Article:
Let me just tell you one story by way of example. Several months ago, we had two new patients come to our diabetic clinic with type 1 diabetes. This is unusual, because the vast majority (99%) of patients that we take care of have type 2 diabetes. Type 1 diabetes is the kind of diabetes that develops earlier in life and is much more difficult to control because it requires earlier and more frequent insulin injections. 

These two patients are young women, sisters, in their mid twenties, who were diagnosed with type 1 diabetes as teenagers. However, in the last 10 years since diagnosis, they had never found adequate treatment for their diabetes, mostly because other clinics were uncomfortable dealing with patients with the type 1 diagnosis or because the insulin treatments prescribed were too expensive. 

These barriers, however, were no big deal for our staff. First, since the medications we provide are free of charge (thanks to all of you and your generous support!), we were immediately able to manage that concern. Next, the staff leaped into action, providing intensive in-home nutritional counseling and lifestyle advice to the women over the next two months. They also provided the women with blood sugar testing supplies (again, thanks to your generous support!), which allowed for intensive monitoring and rapid adjustment of insulin doses. The result: after three months, both women have blood sugars that are nearly normal, and they feel better than they have ever felt in the last decade! By controlling their diabetes, we are able not only to make them feel better but also prevent long term damage to their eyes, nerves, and kidneys.  

Recently, some of our staff and patients had the opportunity to host a group of international visitors (see the pictures below). The visitors had the opportunity to learn about the challenges of treating diabetes in Guatemala and how Wuqu' Kawoq is attempting to take care of this problem, one patient at a time!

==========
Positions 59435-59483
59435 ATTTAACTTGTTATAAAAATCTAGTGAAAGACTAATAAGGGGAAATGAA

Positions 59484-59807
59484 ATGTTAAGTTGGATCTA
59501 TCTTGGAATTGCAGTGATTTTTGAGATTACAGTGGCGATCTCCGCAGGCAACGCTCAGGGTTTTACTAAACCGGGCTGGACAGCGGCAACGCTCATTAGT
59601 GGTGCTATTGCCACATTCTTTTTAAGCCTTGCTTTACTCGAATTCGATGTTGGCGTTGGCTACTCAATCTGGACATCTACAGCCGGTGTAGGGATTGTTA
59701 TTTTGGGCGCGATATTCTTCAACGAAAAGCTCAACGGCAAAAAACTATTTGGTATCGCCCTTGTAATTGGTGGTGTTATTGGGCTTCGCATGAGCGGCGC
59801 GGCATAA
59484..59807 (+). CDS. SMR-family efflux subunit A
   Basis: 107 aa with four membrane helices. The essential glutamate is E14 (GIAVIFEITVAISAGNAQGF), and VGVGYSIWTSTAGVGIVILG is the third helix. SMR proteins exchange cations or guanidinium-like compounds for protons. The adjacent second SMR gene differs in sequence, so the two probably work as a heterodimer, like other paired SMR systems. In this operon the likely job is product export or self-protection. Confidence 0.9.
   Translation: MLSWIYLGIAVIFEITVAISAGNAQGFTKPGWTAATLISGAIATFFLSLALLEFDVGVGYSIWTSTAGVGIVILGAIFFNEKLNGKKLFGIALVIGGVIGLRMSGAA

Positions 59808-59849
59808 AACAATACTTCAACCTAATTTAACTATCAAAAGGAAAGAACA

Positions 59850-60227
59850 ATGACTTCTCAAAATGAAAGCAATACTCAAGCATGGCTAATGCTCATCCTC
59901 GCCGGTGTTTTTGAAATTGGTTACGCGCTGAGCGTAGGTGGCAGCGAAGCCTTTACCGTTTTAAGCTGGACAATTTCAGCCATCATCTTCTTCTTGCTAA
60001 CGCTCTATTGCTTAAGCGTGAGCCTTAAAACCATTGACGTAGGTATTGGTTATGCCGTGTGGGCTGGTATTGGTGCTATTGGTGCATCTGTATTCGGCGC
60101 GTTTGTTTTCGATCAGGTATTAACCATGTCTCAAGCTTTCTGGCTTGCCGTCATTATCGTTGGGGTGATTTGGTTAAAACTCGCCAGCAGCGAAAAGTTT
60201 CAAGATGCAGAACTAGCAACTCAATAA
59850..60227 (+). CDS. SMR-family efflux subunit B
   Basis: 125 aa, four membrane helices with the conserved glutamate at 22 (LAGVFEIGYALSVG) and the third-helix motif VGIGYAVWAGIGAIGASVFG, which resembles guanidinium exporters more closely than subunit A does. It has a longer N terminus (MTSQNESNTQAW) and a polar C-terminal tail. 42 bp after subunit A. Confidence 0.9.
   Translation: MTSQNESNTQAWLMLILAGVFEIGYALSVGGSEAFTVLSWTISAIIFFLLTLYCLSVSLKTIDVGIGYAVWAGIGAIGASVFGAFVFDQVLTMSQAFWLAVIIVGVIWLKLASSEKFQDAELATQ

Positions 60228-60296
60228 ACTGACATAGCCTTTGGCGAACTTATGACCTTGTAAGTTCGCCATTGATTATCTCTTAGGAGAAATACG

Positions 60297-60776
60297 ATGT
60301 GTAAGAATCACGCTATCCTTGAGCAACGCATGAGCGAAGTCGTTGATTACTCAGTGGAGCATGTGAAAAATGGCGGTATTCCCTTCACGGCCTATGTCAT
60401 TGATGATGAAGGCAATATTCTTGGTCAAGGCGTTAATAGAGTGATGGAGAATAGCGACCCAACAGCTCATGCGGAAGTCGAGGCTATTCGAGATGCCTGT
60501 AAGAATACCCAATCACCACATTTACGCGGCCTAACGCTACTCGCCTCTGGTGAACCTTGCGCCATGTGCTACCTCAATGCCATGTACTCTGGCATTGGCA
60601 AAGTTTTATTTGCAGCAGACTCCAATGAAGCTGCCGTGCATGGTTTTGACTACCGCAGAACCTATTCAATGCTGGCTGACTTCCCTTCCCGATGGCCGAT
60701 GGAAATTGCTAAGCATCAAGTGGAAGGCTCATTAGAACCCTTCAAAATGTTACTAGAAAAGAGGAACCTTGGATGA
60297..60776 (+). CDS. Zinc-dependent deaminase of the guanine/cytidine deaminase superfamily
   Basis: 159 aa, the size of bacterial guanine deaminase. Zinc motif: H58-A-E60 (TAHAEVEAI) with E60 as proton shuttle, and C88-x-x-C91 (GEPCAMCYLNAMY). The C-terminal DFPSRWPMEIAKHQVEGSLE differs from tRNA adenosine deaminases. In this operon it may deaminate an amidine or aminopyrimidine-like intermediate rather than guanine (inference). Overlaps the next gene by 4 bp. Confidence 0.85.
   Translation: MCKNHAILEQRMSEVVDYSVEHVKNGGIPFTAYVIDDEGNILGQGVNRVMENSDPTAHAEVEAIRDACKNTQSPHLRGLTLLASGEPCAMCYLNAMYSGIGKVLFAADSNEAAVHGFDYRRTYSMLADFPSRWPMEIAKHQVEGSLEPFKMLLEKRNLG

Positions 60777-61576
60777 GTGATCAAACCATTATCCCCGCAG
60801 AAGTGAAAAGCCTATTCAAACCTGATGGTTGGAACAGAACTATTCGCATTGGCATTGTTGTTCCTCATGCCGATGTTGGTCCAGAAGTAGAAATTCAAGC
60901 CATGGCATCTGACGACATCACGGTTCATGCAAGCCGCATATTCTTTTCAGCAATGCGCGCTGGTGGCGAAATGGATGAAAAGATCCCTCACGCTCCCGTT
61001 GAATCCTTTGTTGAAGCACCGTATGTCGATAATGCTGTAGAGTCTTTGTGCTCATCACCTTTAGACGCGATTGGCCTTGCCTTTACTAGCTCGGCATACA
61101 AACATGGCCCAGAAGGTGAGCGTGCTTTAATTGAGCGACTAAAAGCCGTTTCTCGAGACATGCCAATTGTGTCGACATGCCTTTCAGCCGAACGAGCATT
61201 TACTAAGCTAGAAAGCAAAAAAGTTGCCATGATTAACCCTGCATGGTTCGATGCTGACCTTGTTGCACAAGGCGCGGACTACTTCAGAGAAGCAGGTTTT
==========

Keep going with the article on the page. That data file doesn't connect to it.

Visitors chat with diabetes patients and staff
Visitors chat with diabetes patients and staff

Links:

Aug 2, 2012

New birthing center for indigenous women!

 

Wuqu' Kawoq is pleased to announce that one of our partner organizations in women's health, the midwifery cooperative of ACOTCHI (Asociacion de Comadronas Tradicionales de Chimaltenango), recently opened up its own dedicated birthing center in Chiq'a'l/San Juan Comalapa.  Wuqu' Kawoq has been collaborating with ACOTCHI for nearly a decade to support midwife training programs delivered in Kaqchikel, to assist with adult literacy classes, and to hold primary health care clinics.  Our relationships with many of ACOTCHI's midwives have facilitated not only improvement of prenatal care to many Kaqchikel women, but also nutrition and diabetes programming  in several rural communities of the Kaqchikel highlands.
During the inauguration of the new clinic, ACOTCHI's Director, Erika Yax, commented, "It has been very difficult to reach this point.  We began on the ground...no one has ever made sure that midwives have had an adequate or dignified space in which to work.  This is a dream, and it is just the beginning."  
As Wuqu' Kawoq continues to collaborate with ACOTCHI in this beautiful new clinical space, we will contribute to ACOTCHI's admirable efforts in lowering maternal mortality rates and providing high quality prenatal and post-partum care to Kaqchikel women.

Links: